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Commentary & Opinion

Brad Hays: Missing The Water

Judicial confirmation hearings tend to be highly boring affairs.  Ever since Judge Bork chose to mix it up with the Senate Judiciary Committee during his confirmation hearing for a seat on the United States Supreme Court and, got “borked” for his effort, nominees have been loath to say anything that might give the opposition the necessary leverage to stop their confirmation.  Now, nominees come loaded with platitudes about calling the legal equivalent of “balls and strikes” or refusing to “prejudge cases” by having substantive discussion about different areas of the law.  In other words, you get hours of senators asking either important questions that go unanswered or asking inane questions that are followed with equally inane answers.  For this reason, I, someone who teaches and writes about courts and constitutional politics for a living, tend to avoid watching confirmation hearings. 

Yet, out of some kind of professional obligation, I was listening to the hearing when (Eureka!) Judge Neil Gorsuch actually said something interesting.  In attempting to answer a question that had been posed at least ten times previously, Judge Gorsuch tried a new, literary approach. To demonstrate how he as a judge treated all parties—meaning “big guys” and “little guys” (yet another inanity)—the same, Gorsuch declared that the American legal principle of equality was omniscient.  Here, he cited David Foster Wallace’s famous essay entitled This is Water.  In the essay, Wallace tells the story of two young fish swimming past an old fish, at which point, the old fish asks, “Morning, boys. How’s the water?”  The two young fish swim on a bit until one of the young fish turns to the other and asks, “What the hell is water?”  Wallace’s point was that the most obvious realities are so ubiquitous that they are actually hard to see.  Gorsuch’s point was that the law’s radical equality is so ubiquitous that we don’t appreciate it when we talk about law.  In other words, law’s influence is so powerful in judging that we overlook the way it disciplines judges to produce outcomes that are independent of how rich or poor someone is.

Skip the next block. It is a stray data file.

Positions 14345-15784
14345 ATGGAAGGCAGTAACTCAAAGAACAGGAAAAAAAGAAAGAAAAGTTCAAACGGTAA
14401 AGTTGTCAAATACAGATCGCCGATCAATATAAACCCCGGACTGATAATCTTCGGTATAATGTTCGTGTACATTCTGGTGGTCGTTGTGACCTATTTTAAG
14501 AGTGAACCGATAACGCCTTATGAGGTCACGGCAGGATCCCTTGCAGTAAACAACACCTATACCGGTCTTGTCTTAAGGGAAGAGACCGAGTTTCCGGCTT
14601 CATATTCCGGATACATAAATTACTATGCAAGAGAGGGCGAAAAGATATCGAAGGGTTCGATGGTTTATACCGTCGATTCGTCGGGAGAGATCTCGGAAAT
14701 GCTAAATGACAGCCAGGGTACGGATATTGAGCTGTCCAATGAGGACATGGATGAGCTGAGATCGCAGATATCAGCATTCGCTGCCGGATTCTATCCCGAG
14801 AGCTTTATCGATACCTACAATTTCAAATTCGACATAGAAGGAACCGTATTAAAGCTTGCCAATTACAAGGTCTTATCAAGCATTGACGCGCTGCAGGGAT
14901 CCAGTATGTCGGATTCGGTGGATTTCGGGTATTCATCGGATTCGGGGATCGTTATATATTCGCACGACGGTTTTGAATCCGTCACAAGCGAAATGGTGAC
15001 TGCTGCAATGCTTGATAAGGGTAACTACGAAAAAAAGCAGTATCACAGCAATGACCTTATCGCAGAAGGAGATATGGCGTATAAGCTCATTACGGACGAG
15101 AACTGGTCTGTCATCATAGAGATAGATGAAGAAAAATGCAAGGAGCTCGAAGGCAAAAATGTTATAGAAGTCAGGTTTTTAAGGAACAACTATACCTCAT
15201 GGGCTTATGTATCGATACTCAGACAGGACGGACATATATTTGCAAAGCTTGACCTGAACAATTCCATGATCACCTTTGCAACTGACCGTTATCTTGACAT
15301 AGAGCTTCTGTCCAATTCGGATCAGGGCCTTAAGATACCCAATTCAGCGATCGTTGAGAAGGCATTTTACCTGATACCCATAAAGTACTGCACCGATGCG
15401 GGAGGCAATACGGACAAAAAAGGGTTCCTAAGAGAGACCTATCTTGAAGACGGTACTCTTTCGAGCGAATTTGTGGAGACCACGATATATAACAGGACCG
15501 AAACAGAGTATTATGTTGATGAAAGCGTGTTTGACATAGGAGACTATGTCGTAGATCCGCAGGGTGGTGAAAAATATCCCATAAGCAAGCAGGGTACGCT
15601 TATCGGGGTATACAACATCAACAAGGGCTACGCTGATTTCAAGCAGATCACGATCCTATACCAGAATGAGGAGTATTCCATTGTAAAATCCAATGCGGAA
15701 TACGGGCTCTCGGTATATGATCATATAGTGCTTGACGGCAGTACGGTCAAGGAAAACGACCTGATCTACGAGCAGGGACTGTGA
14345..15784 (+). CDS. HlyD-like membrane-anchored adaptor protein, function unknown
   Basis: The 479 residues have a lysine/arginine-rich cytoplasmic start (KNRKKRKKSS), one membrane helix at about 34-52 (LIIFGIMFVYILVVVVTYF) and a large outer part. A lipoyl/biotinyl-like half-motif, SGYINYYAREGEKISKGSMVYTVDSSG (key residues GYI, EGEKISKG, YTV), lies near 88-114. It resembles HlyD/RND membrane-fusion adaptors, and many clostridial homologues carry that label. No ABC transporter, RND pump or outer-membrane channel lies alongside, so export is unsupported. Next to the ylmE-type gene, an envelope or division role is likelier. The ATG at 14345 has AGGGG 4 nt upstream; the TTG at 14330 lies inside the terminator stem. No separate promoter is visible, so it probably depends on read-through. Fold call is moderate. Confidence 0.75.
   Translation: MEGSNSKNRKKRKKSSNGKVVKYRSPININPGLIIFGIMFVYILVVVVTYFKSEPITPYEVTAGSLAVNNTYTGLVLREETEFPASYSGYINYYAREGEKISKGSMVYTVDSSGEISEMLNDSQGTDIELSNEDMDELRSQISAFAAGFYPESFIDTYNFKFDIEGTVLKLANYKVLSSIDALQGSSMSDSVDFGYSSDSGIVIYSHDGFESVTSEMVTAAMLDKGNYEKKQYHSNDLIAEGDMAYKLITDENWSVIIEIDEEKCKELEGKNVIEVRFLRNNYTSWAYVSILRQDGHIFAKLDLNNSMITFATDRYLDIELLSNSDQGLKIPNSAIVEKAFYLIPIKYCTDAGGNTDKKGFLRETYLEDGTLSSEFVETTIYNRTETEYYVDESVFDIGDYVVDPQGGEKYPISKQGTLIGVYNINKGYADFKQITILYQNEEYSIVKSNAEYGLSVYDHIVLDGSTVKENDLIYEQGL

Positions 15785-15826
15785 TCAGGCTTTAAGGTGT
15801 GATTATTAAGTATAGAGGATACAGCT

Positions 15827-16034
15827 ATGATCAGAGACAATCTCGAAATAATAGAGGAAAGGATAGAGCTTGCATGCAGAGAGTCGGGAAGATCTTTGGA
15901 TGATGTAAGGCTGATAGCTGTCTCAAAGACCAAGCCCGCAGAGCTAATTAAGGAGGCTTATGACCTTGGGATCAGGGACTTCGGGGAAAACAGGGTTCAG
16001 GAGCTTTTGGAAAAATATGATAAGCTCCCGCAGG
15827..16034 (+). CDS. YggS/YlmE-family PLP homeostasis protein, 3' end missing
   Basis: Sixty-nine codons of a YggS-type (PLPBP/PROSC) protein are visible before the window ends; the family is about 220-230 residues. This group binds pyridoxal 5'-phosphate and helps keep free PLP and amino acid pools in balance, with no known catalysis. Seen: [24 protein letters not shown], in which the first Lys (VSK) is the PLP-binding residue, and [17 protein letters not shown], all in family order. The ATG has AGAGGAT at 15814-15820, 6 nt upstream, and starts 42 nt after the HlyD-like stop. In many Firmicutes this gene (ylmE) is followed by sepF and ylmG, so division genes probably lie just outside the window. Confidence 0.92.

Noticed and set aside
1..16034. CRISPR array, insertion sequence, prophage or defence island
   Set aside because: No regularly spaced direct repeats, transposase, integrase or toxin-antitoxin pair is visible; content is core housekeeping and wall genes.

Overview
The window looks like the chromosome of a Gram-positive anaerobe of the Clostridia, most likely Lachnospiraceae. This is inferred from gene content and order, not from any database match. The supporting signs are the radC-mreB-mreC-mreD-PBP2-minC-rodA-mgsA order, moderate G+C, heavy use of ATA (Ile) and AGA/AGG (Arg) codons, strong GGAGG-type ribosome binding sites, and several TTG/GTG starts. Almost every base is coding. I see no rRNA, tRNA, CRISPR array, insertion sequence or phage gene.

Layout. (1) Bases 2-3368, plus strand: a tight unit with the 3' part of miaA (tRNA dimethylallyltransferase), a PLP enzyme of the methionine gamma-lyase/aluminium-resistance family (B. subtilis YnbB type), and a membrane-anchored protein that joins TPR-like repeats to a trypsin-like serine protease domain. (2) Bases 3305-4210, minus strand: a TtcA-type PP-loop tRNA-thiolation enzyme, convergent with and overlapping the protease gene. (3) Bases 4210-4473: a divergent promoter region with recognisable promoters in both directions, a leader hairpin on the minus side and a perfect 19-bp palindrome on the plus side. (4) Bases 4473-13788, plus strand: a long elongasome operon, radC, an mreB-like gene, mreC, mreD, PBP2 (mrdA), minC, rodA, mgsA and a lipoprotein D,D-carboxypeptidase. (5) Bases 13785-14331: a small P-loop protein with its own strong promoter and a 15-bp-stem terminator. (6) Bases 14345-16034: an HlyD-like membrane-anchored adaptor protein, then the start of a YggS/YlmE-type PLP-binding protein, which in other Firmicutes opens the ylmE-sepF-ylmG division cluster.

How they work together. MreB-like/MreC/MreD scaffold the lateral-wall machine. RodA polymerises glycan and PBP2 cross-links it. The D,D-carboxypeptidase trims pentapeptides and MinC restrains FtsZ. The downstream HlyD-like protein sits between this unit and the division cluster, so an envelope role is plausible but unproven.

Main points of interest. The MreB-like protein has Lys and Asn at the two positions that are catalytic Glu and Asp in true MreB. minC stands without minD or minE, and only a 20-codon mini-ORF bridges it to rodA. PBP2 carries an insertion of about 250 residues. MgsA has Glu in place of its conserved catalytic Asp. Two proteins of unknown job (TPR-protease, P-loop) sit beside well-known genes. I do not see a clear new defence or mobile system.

There are several things striking about Gorsuch citing Wallace.  Judges cite works of literature sporadically so this wasn’t unique per se.  Yet, when judges cite fiction, they tend to cite the likes of Shakespeare, Kafka, Orwell, Milton, and others from the canon of long dead literary greats.  David Foster Wallace may eventually be placed among those writers but only those who inhabit college English departments or frequent book blogs put him there now.  More curiously, Wallace, to the extent he has entered popular culture, is closely associated with radical compassion.  Wallace’s This Is Water has become something of a self-help essay, urging one to do the hard work of empathizing with the plight of others.  And, of course, empathy as a judicial principle brought something close to uniform Republican condemnation of Justice Sotomayor during her confirmation hearings.  So, a judicial conservative choosing to cite Wallace was attention grabbing.